A short time later, Abe visits the Miller apartment, seeking advice from Miller about how to live, afraid that his son views him as a failure: “I want to live again,” states “Reb,” to which Henry suggests he just be himself, even if that means being careless [2-260]. Reb is inspired, and soon helps collect some passage money for the Millers, as a gift from some of his African-American tenants (whom we are told are fond of Henry [2-296]). Reb/Sid/Abe Elkus also offers to help them financially if they are stuck in Europe.
Shortly (a day or two?) before his ship is ready to set sail, Henry makes a final visit to Abe Elkus: “Paying my last respects to the dead.” Elkus suggests that Henry look up Maxim Gorky and Henri Barbusse while in Europe. In the closing pages of Nexus, within a list of parting salutations to Brooklyn and America, Miller adds: “Thank you Reb, I shall pray for you in some ruined synagogue!” [2-305].
Although Miller’s description of “Sid” gives the impression that he’s fairly old, the age listed in the 1930 census suggests that Abe was only 43 in 1928 (to Miller’s 36). This explains why, on p. 259 of Nexus, Henry says to him “You’re almost like an older brother.”
LETTER TO THE ELKUS CHILDREN
In the letter, reference is made to a “cookbook incident” in which it seems the Elkus teens found some of their father’s “pornographic” stash hidden away. The Arab immigrants living in Europe are described, as are the shops, aperitifs and wines of Paris (most of which they are unfamiliar with and have no real “taste” for (“the less I pay for the wine the better I like it.”). Worth noting is the fact that the letter is signed "June and Henry," in that order. The writing seems to be Miller's (you can also see a snipet of the actual letters on the website--it looks like Henry's hand). The placement of June first, then, suggests to me that she had the stronger relationship with the Elkus offspring.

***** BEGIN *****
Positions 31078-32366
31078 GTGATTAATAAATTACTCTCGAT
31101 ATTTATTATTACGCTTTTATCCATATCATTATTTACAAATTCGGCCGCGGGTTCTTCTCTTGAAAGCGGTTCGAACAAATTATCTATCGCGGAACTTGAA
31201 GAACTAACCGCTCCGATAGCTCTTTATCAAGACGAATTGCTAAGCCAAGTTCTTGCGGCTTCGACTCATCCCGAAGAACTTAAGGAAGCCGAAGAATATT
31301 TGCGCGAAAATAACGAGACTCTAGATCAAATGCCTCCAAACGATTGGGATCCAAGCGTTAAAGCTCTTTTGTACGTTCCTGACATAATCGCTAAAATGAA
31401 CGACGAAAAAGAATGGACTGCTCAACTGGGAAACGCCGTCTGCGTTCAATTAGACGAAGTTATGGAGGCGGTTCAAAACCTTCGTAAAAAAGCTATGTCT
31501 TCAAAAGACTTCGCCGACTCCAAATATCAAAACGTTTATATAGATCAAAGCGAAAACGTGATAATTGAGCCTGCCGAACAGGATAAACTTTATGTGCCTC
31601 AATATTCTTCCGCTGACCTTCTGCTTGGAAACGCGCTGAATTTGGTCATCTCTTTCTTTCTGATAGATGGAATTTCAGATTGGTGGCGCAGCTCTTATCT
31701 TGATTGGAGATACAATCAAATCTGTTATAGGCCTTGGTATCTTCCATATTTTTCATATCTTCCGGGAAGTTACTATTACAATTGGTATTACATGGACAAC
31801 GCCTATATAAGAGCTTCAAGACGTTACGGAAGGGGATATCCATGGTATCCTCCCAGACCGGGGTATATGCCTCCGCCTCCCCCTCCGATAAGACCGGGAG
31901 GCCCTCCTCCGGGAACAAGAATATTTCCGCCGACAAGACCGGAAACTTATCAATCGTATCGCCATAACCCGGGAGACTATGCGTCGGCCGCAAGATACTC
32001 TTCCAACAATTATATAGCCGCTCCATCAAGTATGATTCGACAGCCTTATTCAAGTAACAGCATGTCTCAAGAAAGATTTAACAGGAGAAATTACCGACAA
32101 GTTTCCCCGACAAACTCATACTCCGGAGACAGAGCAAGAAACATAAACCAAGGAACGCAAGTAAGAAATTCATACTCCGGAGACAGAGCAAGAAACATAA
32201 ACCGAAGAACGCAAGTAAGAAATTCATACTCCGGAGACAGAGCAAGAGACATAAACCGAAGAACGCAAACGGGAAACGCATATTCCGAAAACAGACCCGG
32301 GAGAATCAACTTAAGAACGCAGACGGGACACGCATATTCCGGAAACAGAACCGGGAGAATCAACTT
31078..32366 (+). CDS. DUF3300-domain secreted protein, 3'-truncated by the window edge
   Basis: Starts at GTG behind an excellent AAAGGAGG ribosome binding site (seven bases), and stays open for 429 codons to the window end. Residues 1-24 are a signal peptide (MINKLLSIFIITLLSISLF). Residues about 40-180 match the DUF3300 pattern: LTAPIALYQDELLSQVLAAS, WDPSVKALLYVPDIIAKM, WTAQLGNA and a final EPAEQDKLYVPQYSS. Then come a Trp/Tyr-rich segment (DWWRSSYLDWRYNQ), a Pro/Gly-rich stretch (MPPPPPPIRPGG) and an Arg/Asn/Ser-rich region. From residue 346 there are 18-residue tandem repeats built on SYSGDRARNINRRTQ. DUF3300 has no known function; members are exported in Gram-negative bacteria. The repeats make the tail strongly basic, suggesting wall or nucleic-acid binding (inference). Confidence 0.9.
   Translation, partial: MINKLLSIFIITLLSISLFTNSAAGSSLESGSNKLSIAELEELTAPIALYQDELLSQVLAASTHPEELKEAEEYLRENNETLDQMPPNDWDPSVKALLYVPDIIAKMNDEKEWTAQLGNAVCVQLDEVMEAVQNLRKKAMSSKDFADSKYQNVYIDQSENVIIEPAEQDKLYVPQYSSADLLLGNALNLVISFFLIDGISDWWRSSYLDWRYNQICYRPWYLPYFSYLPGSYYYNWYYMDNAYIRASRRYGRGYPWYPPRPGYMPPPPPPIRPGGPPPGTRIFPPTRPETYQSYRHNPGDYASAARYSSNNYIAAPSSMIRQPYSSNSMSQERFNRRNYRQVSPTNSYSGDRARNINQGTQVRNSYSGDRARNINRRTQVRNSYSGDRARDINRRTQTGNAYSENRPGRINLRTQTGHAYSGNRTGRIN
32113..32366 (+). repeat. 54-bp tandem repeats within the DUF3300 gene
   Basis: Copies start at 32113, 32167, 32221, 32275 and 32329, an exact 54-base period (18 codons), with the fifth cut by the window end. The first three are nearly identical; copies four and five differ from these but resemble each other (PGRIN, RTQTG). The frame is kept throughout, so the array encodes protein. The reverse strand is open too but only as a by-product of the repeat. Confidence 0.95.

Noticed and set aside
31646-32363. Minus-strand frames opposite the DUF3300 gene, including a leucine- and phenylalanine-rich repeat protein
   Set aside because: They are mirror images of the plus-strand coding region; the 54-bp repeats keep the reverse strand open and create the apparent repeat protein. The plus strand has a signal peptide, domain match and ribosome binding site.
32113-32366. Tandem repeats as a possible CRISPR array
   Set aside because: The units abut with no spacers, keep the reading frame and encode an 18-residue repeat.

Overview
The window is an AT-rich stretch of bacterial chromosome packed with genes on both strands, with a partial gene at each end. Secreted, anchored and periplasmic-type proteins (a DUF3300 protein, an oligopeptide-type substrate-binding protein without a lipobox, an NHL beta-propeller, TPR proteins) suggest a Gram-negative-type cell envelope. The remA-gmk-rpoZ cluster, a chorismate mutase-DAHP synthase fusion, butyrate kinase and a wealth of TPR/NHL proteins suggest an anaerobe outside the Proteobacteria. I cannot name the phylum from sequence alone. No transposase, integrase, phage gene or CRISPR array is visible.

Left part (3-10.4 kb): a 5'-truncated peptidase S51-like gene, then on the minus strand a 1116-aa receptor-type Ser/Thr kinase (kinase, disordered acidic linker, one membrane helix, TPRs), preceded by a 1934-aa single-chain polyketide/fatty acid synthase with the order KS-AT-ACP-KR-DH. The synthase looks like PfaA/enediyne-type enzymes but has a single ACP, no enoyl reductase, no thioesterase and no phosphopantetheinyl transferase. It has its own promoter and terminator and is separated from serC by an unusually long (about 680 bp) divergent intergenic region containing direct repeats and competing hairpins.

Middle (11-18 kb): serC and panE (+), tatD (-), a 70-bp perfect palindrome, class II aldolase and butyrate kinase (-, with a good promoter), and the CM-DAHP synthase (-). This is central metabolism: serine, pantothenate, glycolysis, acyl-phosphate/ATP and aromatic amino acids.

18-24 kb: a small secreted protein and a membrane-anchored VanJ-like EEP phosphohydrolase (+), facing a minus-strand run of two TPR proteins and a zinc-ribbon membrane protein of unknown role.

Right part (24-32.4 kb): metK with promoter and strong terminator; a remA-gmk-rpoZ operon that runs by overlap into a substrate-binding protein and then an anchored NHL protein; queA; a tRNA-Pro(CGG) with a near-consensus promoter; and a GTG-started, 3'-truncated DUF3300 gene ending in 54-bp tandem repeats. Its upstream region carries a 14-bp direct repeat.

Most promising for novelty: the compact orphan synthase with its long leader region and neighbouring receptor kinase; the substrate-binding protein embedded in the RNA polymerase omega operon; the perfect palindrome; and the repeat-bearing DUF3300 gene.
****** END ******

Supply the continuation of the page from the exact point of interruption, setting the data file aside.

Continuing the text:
Read the sections of this letter here. If you've got the interest and the cash, you can send them a query to see if it’s still available for sale ($4,400).
On November 18, 1930, Miller wrote to Elkus to ask him to raise $100 for a cheap passage for him back to New York . Miller did not return to New York in 1930, but I can’t tell if this was for lack of raising funds or not. A year later, Henry would lament that his American friends are not replying to his letters; even “Elkus is silent” . Another year later, in October 1932, as the Millers were heading for divorce (Miller in Paris, June in New York), June wrote to Henry, asking that he “write me care Elkus” . In December 1933, when Anais Nin was his love and June Mansfield a memory, Henry began to have morbid thoughts—“a premonition of imminent death.” With this in mind, he wrote to Anais with concern about “a faint recollection that before leaving for Europe one of my friends (A.M. Elkus) induced me to draw up a will leaving everything to June. I now withdraw that…” . Earlier that year, he’d also panicked that his contributions to posterity--his letters and other writings--were at threat of being lost. He imagined June throwing everything into a fireplace; he adds, “Elkus too has a wealth of material from me” .
Henry’s letters (at least some) to Abe Elkus would end up in the private archive of Celia Conason . Not only would Emil Conason maintain a relationship with the Elkus’s, but June seems to have as well, right into the late 1940s. In 1947, it was through Ester Elkus that Emil Conason heard that June was struggling in poverty .
At left: 116 Willoughby Avenue, Brooklyn, as it looks today (Photo © 2009 The Corcoran Group, Inc.)
If you’re the one who bought the house, you can proudly claim that “Henry Miller ate here.” And maybe, just maybe, it is reasonable for you to suggest that Henry and June slept there as well.